Thursday, January 08, 2004


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The Sci Fi Channel will have a miniseries based on Ursula K. Le Guin's Earthsea series. Le Guin is certainly a well-regarded author. One of her short stories, "Clones," was included in the American literature anthology used in my sophomore year of high school.


Still, I've noticed a tendency for many science fiction fans I know to have little love for her work. Myself, I admit to not being able to start The Left Hand of Darkness, but it may just be a matter of being in the right mood. I've had similar reactions to some magical realist works that I later enjoyed. I rather liked her Earthsea books.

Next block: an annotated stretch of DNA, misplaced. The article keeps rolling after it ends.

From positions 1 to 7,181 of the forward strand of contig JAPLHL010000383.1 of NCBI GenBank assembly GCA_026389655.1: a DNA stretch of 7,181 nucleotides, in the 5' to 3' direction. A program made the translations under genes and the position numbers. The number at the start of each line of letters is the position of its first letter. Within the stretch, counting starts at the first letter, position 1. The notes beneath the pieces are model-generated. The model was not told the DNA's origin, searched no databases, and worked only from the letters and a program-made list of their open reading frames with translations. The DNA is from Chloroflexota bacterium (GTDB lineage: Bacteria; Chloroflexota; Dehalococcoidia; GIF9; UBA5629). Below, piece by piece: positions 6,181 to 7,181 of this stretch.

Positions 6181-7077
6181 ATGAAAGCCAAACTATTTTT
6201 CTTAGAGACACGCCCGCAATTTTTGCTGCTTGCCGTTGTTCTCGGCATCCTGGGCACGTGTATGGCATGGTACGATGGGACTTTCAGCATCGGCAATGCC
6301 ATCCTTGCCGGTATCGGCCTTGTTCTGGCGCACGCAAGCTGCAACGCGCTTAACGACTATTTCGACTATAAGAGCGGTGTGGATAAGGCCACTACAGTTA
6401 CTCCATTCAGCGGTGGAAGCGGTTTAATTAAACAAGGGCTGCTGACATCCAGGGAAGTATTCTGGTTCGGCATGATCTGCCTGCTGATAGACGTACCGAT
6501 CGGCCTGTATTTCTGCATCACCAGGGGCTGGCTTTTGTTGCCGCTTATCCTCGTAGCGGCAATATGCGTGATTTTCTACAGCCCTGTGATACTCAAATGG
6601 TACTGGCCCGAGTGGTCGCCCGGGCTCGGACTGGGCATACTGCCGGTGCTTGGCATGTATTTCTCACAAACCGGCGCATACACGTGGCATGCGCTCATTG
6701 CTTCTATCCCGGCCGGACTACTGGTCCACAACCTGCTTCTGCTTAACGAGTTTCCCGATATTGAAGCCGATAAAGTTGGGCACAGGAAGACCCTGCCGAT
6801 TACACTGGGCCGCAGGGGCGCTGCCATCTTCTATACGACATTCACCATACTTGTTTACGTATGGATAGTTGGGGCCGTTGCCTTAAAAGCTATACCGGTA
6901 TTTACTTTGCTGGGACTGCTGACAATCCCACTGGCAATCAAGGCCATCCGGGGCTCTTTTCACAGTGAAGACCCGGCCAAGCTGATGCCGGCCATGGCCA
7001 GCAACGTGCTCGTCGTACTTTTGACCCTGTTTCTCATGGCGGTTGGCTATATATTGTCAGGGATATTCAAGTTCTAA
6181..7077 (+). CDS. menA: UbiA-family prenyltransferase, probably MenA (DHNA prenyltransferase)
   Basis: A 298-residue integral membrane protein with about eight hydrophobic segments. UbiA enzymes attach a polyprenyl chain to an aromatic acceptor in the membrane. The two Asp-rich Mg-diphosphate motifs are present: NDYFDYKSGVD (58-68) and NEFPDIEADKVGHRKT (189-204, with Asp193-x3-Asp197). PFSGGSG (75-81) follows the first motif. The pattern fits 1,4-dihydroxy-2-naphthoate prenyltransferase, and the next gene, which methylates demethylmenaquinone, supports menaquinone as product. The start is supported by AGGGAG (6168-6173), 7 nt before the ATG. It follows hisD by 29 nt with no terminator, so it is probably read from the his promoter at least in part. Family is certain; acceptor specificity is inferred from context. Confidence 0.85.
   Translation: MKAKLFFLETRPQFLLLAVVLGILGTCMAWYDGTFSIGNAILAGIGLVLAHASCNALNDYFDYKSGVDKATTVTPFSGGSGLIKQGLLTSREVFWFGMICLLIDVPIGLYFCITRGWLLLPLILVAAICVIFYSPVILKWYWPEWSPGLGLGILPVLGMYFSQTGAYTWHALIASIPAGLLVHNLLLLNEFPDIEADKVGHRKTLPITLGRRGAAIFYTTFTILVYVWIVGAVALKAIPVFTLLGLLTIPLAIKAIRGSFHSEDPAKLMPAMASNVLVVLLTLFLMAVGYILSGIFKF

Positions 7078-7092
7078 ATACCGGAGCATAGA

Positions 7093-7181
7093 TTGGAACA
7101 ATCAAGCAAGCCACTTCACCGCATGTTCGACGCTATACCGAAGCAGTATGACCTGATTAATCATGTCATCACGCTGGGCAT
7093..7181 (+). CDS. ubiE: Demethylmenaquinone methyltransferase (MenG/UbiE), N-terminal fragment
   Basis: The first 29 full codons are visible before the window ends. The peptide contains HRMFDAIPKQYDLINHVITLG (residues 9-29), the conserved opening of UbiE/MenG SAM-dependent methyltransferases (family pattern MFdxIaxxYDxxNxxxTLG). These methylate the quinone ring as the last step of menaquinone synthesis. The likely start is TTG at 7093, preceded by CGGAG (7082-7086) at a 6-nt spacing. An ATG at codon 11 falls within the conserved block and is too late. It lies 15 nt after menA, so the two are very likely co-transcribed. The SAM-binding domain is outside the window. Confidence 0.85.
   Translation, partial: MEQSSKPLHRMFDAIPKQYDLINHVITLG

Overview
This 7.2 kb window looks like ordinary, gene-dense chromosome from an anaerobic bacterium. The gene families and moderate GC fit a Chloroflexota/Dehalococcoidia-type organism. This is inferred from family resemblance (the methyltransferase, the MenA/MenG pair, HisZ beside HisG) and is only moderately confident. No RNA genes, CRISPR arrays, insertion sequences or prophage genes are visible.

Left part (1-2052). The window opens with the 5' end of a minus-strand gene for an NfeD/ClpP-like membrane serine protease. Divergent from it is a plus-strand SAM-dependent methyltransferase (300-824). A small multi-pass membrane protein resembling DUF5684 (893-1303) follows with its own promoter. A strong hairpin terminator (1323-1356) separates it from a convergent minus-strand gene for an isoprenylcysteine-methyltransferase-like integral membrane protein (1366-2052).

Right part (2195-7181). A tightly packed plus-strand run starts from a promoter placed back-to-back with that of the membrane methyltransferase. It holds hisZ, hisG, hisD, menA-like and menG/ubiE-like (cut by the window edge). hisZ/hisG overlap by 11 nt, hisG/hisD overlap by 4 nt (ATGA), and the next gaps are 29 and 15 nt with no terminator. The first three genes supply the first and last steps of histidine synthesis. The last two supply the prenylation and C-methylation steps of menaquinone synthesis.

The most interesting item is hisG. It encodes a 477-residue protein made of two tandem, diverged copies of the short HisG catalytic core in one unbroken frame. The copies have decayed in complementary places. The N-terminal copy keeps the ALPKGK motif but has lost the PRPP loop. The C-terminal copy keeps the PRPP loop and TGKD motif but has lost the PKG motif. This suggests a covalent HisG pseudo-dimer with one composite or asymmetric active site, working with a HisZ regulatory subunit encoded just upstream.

I've always had an interest with Le Guin. As she is the daughter of noted anthropologist Alfred Kroeber, I'd like to think she has a certain sensitivity to the social sciences (even if anthro feels ickily removed more statistics-based disciplines). I've always had a fascination with the idea of "social science fiction" rather than just "science fiction." Sci fi seems to have characters who are overly individualistic.


Admittedly, literature with its very themes of man vs. self, man vs. man, and man vs. nature is biased towards individuals. If I were to try to write a sci fi novel, I would probably get bogged down with the details of creating social structures that I consider social-scientifically valid.


If anyone has suggested reading along this line, I would appreciate it.

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